The N-terminal regions of the LOXL3 and LOXL4 polypeptides contains four repeats of scavenger receptor cysteine-rich (SRCR) repeats (Resnick et al. 1994) that are also found in the LOXL2 polypeptide (Saito et al. 1997, Jourdan-Le Saux et al. 1999) but not in the LOX and LOXL polypeptides (Figure 1 in I and II). In this N-terminal region, all 35 cysteine residues are totally conserved between the processed LOXL2, LOXL3 and LOXL4 polypeptides. In addition, this region of LOXL3 polypeptide contain three putative O-glycosylation and five putative N-glycosylation sites, and the corresponding region of LOXL4 polypeptide contain three putative O-glycosylation and two putative N-glycosylation sites. A bipartite nuclear localization signal (Dingwall et al. 1991, Boulikas 1994) was found in LOXL3 sequence (KKQQQSKPQGEARVRLKG, in residues 293-311), but was not found in any other lysyl oxidase isoenzymes.
The LOXL3 gene has 14 exons and is located on chromosome 2p13 based on the information obtained from the high-throughput sequences AC005033 and AC005041. As suggested by 5’RACE experiments, this gene may have its first intron within the 5’ untranslated region. To verify the existence of this intron, PCR was performed with pools of human placental and fetal cDNAs using two pairs of primers. These reactions gave products with the expected sizes of 971 and 371 bp, thus indicating the presence of this intron.
The sizes of exons 2-13 vary from 112 to 247 bp, and the sizes of the introns vary from 79 to 12,440 bp, intron 4 being the longest (Table 1 in I). All the exon-intron boundaries show the consensus sequence (C/T)AG-exon-GT(A/G), except those of exons 3 and 7, in which the sequence at the 5’ splice donor site is GTC.
The 3’ untranslated region of the LOXL3 gene has a TTATATAAAAA sequence 213 bp downstream of the 3’ end of the cloned cDNA, a TAAATATAT sequence 837 bp downstream of the 3’ end, and a GCAATAAAGT sequence 904 bp downstream of the 3’ end, all of which may act as polyadenylation signals.
Northern analyses indicated the presence of only a single LOXL3 mRNA of about 3.1 kb, and a single LOXL4 mRNA of about 4.0 kb in size. The highest expression levels of LOXL3 mRNA were seen in the placenta, heart, ovary, testis, small intestine, and spleen. However, distinct hybridization signals were obtained from all the tissues examined (Figure 2 in I). The highest expression levels of LOXL4 mRNA among the tissues studied were seen in the skeletal muscle, testis, and pancreas, whereas no signal was detected in the brain or in blood leukocytes (Figure 2a in II).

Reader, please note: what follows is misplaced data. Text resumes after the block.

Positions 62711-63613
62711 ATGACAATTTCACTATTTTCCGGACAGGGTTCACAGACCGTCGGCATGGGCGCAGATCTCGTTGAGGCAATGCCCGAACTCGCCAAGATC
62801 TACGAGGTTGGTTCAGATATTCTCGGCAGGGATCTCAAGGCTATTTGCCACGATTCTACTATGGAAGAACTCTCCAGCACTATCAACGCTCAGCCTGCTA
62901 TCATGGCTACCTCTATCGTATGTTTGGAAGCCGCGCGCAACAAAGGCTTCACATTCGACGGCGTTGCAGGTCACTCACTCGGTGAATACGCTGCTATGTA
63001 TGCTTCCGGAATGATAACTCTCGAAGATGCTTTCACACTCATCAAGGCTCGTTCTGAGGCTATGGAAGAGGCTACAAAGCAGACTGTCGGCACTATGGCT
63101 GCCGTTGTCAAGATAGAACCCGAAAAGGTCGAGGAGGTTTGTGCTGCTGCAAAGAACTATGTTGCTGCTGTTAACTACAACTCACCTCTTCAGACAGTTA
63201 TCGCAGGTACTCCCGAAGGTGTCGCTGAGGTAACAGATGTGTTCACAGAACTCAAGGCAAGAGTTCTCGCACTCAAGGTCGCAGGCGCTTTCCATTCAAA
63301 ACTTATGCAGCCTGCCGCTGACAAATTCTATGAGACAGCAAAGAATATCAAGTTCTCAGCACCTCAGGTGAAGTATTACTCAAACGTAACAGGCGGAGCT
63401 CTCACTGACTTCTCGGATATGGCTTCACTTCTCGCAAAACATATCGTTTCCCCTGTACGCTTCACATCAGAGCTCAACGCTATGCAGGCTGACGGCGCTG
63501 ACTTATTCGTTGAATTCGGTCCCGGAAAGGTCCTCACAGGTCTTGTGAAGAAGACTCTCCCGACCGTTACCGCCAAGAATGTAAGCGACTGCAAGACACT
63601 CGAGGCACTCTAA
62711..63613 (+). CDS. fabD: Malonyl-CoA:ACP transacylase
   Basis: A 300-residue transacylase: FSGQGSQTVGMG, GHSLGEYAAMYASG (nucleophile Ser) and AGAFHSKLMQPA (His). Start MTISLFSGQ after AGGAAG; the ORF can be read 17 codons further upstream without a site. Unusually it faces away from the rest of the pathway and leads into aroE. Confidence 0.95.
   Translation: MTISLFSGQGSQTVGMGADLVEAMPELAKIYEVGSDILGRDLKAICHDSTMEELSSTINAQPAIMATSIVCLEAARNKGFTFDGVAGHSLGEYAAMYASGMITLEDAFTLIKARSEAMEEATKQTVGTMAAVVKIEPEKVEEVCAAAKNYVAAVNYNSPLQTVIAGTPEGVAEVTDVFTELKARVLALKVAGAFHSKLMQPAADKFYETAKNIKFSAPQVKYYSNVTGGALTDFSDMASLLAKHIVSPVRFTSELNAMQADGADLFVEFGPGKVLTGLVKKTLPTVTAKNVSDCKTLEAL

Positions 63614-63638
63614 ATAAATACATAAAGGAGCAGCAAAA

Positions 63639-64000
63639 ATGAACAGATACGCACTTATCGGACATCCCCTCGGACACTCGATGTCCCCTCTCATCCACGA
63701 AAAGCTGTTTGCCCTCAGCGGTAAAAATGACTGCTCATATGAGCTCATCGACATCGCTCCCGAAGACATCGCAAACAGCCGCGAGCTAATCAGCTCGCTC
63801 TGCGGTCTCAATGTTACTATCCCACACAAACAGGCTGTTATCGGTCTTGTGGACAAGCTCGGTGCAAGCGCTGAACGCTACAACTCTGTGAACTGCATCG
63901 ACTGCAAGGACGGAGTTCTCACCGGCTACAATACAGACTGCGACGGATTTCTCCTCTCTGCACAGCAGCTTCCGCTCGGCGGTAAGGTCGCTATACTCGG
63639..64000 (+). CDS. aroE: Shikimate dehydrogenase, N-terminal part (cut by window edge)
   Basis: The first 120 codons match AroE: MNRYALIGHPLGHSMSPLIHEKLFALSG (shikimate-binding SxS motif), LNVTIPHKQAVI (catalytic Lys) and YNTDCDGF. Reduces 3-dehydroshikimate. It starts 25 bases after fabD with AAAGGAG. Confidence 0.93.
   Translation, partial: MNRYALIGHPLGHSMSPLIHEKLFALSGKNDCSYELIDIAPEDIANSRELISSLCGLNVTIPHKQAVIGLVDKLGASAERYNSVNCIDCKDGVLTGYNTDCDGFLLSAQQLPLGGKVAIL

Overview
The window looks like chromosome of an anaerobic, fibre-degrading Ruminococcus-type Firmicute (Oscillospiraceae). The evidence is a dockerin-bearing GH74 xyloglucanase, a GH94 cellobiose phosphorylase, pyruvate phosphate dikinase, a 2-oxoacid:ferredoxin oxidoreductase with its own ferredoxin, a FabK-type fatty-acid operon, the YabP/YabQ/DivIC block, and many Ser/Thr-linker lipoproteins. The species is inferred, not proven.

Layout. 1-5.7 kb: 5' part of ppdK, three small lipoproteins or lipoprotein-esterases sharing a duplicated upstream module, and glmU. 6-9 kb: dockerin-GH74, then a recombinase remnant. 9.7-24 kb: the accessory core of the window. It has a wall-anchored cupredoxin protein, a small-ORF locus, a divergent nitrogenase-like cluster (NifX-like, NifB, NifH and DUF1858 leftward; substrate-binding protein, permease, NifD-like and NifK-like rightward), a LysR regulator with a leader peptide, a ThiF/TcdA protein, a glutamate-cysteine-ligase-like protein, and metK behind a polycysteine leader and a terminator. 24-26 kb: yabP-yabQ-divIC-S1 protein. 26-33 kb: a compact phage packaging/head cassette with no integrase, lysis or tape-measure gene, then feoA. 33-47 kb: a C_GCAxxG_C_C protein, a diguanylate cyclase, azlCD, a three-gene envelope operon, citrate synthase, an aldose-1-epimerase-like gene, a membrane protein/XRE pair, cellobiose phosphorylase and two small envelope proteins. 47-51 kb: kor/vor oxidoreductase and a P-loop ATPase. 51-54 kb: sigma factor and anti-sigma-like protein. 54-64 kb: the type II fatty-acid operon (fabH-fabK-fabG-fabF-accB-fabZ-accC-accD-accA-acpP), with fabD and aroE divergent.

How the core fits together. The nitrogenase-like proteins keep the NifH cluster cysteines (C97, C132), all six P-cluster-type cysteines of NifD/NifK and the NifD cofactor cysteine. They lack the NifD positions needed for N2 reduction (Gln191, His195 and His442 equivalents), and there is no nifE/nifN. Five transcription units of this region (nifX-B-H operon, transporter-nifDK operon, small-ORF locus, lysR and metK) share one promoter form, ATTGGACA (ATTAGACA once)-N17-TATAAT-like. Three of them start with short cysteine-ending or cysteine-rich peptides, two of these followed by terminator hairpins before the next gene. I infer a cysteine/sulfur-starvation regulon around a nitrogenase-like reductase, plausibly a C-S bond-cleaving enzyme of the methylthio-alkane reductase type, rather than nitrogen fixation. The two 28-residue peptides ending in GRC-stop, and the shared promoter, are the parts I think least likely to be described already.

Recombinant expression of the LOXL3 and the LOXL4 polypeptides were studied by transfecting human HT-1080 cells with a construct that also contained sequences encoding the V5 epitope and a six-histidine tag at its 3’ end. In addition, recombinant LOXL4 polypeptide was also studied by transfecting CHO cells and mouse embryonic fibroblasts with the same construct. Western blots of crude lysates from the transfected cells by antibodies to the V5 epitope showed the expression of a 97 kDa LOXL3 and LOXL4 polypeptides, whereas no staining was seen in lysates from nontransfected cells (Figure 3 in I, and Figure 2b in II). Analysis of concentrated medium samples showed the presence of two major LOXL3 and LOXL4 polypeptides of slightly larger sizes than the polypeptides present in the cell lysates, as well as a very minor 97 kDa polypeptides (Figure 3 in I, and Figure 2b in II). No intracellular or extracellular processing of the polypeptides were detected in HT-1080 (Figure 3 in I, and Figure 2b in II) or CHO cells, or in mouse embryonic fibroblasts (data not shown).
Immunofluorescence staining of the LOXL3 transfected HT-1080 cells by a monoclonal antibody specific for the V5 epitope gave a strong cellular signal, but no signal could be detected in the nuclei (Figure 4 in I).
|Generation and analysis of a mouse strain lacking the Lox gene (III)||Inactivation of the Lox gene leads to cardiovascular dysfunction in mice (III)|